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Employer Wellness Programs Not As Private As You Think
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Discussing Privacy & Information Security

Employer Wellness Programs May Not Be as Private as You Think

Employer Wellness Programs May Not Be as Private as You Think

Corporate wellness programs have become one of the biggest areas where health data is being collected, with hundreds of vendors amassing millions of pieces of intimate and potentially embarrassing health information on American workers.

According to an investigation by Bloomberg Business News, “Employer Wellness Programs May Not Be as Private as You Think”, approximately 80% of large employers are running wellness programs that ask workers to share detailed health information on themselves.

The data collected can get quite personal, based on interviews with wellness vendors and questionnaires reviewed by Bloomberg News: Do you ever drink and drive? Are you sexually active? What diseases have you been diagnosed with? Are you experiencing stress at home?

In addition to a health survey, 76% of companies with more than 1,000 employees ask workers to give a blood sample to test for certain conditions, like high cholesterol or blood sugar, according to Towers Watson.

At Honeywell International Inc., employees’ blood is tested for the presence of nicotine, high cholesterol and irregular blood sugar, and their height and weight are recorded. Honeywell also asks employees’ spouses to disclose such information if they are on the company’s insurance plan.

 

Despite the popularity of wellness programs among employers and assurances about their security and confidentiality, more than half of workers said they are hesitant about sharing their health information, and a quarter said they wouldn’t share their data under any circumstances, according to a survey by the Economist Intelligence Unit. More than one-quarter of employees said they were concerned their personal information wouldn’t remain confidential.

Declining to participate in wellness programs can be expensive. Johnson & Johnson employees who don’t take part are ineligible for a $500 discount on health insurance, and CVS makes workers pay $600 more a year in insurance costs. Honeywell imposes a $500 surcharge on employees and their spouses, and employees who don’t participate miss out on as much as $1,500 deposited in their health savings accounts.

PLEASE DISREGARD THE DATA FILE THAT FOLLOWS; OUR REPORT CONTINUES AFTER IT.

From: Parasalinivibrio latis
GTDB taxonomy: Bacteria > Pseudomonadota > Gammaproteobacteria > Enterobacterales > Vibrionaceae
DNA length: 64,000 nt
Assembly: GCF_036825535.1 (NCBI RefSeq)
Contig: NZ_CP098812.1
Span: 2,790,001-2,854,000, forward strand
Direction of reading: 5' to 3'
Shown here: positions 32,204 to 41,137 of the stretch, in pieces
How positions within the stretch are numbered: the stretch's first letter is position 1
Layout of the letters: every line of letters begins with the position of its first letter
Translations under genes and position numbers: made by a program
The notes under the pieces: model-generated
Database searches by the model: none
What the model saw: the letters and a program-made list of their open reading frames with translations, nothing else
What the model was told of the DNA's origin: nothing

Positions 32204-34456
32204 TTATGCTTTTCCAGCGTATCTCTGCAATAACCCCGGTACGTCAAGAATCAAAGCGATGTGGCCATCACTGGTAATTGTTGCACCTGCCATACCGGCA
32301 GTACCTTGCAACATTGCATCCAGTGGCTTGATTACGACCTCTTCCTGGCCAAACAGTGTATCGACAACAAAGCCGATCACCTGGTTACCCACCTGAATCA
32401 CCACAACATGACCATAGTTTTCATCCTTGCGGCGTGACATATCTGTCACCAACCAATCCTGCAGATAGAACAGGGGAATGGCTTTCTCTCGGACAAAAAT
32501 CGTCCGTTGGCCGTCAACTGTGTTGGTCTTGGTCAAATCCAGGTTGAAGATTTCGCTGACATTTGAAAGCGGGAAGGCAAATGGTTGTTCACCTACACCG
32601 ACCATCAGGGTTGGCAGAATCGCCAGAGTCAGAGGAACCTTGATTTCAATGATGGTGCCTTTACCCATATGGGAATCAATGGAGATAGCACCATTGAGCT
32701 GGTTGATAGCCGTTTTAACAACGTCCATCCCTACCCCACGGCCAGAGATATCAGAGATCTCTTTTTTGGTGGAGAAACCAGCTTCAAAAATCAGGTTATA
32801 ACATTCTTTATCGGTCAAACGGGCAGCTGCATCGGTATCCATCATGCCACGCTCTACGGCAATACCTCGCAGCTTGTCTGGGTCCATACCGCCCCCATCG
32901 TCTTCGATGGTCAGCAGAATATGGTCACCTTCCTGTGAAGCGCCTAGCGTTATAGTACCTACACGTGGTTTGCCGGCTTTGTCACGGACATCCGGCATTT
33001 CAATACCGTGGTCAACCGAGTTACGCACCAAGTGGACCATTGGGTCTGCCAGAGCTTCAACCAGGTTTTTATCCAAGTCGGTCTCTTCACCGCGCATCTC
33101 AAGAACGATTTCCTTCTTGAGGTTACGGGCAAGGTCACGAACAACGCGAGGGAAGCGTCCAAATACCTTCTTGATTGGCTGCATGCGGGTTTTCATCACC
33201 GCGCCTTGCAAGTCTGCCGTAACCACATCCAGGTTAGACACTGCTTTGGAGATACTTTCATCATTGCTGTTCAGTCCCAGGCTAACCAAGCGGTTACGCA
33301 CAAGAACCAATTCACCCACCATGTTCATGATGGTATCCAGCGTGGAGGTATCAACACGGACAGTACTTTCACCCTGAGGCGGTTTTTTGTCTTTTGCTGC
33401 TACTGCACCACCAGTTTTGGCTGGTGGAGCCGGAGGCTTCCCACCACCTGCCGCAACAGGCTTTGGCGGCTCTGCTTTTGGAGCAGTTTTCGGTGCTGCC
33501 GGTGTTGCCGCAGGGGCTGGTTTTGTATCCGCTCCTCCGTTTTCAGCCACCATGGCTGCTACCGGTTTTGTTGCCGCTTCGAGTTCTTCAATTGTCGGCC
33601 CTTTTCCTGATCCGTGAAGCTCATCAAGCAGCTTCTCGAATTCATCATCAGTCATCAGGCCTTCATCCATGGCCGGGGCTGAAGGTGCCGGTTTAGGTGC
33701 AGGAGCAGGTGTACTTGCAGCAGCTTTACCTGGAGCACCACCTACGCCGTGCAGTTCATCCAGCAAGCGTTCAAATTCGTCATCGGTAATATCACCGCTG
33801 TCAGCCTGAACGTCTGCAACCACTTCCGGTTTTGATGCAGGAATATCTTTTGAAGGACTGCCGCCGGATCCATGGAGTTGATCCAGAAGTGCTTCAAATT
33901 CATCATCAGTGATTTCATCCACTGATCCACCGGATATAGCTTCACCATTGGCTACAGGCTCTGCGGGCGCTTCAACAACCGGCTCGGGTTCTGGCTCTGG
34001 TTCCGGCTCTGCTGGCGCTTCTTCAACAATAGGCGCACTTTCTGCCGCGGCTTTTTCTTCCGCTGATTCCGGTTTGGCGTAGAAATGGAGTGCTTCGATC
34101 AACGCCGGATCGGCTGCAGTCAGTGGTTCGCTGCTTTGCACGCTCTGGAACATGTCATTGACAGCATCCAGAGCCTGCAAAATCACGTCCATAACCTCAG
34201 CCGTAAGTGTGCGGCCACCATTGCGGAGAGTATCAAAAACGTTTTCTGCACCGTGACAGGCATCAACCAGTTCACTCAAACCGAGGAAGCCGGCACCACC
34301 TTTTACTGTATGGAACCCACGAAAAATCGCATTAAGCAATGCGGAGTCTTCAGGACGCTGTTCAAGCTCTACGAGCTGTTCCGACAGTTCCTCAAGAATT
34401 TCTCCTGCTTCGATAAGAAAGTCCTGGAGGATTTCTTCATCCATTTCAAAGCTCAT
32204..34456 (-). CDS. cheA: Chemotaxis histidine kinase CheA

The Equal Employment Opportunity Commission (EEOC) asked a U.S. district judge in October for a temporary restraining order preventing Honeywell from imposing additional costs on employees who didn’t participate. In the EEOC’s motion, it argued that the medical testing isn’t considered voluntary, making it a violation of the Americans with Disabilities Act. While a judge denied that request, the agency said it continues to investigate complaints filed by Honeywell employees. The EEOC is handling most of its lawsuits over wellness programs from its Chicago office.

“Employers certainly may have voluntary wellness programs — there’s no dispute about that — and many see such programs as a positive development,” said John Hendrickson, regional attorney for the EEOC Chicago district, in a statement. “But they have to actually be voluntary. They can’t compel participation by imposing enormous penalties such as shifting 100 percent of the premium cost for health benefits onto the back of the employee or by just firing the employee who chooses not to participate.”

Read more about the Bloomberg Business News report, “Employer Wellness Programs May Not Be as Private as You Think”.

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